Venmo is doing a 180 on one of its previous policies. The mobile payment giant, owned by PayPal, will now allow users to sell products and services from their personal accounts, though for a fee, of course. The new policy will go into effect on July 20.
Currently, Venmo users with personal profiles (as opposed to dedicated business profiles) are not permitted to accept payments for business transactions. The service is strict in enforcing this policy, suspending the accounts of any viable offenders.
Now, anyone wanting to accept payments for, say, teaching music lessons or selling handmade products can now do so through the app. Venmo will tack on a 1.9% transaction charge, however, along with a $0.10 fee, which is still fairly in line when compared to Venmo’s business profile rates.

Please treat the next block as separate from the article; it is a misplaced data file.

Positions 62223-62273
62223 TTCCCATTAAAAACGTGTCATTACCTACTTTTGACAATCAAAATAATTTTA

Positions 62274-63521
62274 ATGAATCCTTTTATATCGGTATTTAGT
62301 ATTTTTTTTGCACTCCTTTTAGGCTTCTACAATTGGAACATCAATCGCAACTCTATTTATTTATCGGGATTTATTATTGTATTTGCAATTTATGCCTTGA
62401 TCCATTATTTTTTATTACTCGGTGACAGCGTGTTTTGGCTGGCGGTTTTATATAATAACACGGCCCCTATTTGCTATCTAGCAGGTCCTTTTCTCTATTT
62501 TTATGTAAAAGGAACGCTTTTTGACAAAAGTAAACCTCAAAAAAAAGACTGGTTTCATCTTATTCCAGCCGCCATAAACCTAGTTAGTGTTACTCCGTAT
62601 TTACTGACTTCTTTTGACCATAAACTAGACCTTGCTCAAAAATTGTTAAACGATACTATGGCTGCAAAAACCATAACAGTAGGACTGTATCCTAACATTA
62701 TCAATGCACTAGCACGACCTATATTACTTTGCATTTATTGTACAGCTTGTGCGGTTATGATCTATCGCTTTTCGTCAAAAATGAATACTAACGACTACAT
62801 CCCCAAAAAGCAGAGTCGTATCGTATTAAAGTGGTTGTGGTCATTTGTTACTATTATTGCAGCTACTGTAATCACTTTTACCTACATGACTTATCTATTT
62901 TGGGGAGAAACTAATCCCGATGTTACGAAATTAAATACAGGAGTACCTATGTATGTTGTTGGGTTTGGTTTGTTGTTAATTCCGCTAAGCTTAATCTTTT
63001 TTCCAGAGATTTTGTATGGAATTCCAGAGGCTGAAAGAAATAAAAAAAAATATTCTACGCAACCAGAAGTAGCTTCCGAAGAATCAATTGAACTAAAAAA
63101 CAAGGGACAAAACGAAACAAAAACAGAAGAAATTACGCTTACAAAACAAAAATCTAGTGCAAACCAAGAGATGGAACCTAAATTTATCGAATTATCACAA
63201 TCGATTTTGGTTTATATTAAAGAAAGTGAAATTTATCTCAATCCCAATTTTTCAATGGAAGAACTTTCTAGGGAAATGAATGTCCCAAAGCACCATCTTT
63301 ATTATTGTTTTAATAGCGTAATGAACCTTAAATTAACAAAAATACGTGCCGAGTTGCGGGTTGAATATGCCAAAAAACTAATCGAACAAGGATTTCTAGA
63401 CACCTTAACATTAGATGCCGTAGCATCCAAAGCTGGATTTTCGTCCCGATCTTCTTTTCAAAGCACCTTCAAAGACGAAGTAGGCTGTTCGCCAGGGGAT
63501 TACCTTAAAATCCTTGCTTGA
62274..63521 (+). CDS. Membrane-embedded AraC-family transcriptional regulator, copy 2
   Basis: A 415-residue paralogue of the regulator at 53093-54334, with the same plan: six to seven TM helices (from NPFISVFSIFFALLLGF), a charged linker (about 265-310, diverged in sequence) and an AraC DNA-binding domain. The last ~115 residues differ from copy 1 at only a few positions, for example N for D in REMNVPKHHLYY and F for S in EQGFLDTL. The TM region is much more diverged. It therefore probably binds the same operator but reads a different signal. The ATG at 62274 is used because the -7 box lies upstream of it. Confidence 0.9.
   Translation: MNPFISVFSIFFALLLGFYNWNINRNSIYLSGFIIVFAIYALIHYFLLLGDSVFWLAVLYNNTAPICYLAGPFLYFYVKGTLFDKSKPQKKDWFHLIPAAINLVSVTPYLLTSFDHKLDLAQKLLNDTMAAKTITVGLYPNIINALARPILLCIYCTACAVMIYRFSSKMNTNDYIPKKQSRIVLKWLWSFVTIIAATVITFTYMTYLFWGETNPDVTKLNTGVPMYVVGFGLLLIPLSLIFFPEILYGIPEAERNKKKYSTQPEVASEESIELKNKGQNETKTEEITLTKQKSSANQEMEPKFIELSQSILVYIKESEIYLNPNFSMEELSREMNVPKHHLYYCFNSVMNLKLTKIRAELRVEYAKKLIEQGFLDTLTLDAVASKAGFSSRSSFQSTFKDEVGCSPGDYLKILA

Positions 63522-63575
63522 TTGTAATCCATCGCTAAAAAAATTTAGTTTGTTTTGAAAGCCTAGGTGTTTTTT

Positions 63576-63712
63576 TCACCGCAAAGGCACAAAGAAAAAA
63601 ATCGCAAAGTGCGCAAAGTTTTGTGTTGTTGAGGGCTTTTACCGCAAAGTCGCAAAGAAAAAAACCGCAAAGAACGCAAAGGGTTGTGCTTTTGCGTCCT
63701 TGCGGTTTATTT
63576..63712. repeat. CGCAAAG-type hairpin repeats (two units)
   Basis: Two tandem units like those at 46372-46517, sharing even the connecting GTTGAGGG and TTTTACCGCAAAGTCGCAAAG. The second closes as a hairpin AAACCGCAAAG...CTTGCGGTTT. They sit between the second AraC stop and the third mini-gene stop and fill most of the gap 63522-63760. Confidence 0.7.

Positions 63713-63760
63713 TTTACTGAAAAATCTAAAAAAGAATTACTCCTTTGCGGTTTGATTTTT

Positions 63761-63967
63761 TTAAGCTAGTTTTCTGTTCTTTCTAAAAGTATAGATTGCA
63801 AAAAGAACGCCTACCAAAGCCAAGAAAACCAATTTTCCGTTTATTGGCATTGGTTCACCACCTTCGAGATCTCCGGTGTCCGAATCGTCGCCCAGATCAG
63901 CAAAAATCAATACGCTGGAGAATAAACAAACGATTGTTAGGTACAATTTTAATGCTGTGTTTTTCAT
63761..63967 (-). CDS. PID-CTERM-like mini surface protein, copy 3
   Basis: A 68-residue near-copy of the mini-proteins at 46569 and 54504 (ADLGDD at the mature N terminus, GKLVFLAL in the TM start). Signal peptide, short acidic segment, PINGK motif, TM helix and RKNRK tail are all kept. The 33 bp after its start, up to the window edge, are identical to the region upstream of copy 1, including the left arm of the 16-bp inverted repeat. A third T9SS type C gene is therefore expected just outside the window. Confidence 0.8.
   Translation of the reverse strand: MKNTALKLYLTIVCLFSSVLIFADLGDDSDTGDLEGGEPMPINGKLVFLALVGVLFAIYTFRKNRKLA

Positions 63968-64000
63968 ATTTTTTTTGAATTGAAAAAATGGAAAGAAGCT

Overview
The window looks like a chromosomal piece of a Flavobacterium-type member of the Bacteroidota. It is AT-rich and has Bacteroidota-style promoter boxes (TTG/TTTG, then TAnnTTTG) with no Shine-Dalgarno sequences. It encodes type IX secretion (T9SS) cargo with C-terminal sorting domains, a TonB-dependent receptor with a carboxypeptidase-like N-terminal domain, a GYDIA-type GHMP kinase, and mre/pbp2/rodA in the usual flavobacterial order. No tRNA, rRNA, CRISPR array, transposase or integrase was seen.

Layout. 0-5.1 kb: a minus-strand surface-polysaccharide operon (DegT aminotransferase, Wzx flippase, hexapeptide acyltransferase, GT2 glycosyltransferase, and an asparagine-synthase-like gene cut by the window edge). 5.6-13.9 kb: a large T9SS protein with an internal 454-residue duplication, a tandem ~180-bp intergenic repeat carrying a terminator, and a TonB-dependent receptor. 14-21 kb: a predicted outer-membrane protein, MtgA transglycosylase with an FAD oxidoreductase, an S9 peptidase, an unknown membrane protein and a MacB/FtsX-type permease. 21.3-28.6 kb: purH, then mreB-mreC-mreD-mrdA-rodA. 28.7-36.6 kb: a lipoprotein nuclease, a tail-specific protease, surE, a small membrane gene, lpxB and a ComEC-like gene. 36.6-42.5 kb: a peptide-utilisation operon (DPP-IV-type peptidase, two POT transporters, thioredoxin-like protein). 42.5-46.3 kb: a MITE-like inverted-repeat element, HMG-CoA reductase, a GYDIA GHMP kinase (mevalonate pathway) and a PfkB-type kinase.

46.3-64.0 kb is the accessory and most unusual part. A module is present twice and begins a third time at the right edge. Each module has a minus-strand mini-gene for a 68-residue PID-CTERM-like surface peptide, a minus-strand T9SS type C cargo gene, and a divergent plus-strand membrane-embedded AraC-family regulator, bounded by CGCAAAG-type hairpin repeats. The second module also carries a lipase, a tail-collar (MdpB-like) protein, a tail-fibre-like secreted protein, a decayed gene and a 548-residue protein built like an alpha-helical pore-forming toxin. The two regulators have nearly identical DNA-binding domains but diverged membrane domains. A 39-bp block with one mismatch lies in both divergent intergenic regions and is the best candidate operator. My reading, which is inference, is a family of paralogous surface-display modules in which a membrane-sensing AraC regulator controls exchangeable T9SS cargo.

The updated policy is PayPal’s latest attempt to bolster Venmo’s numbers, following ideas like a Venmo credit card and allowing stimulus check direct deposit. Given the service’s enormous userbase (up 32% in 2020 to roughly 70 million), such a change in policy makes sense and it’s sure to make the app even more user-friendly and popular. The digital finance app will deduct its fees from the money sent to pay for the transaction, and it will also include a purchase protection plan option for recourse on transactions with issues.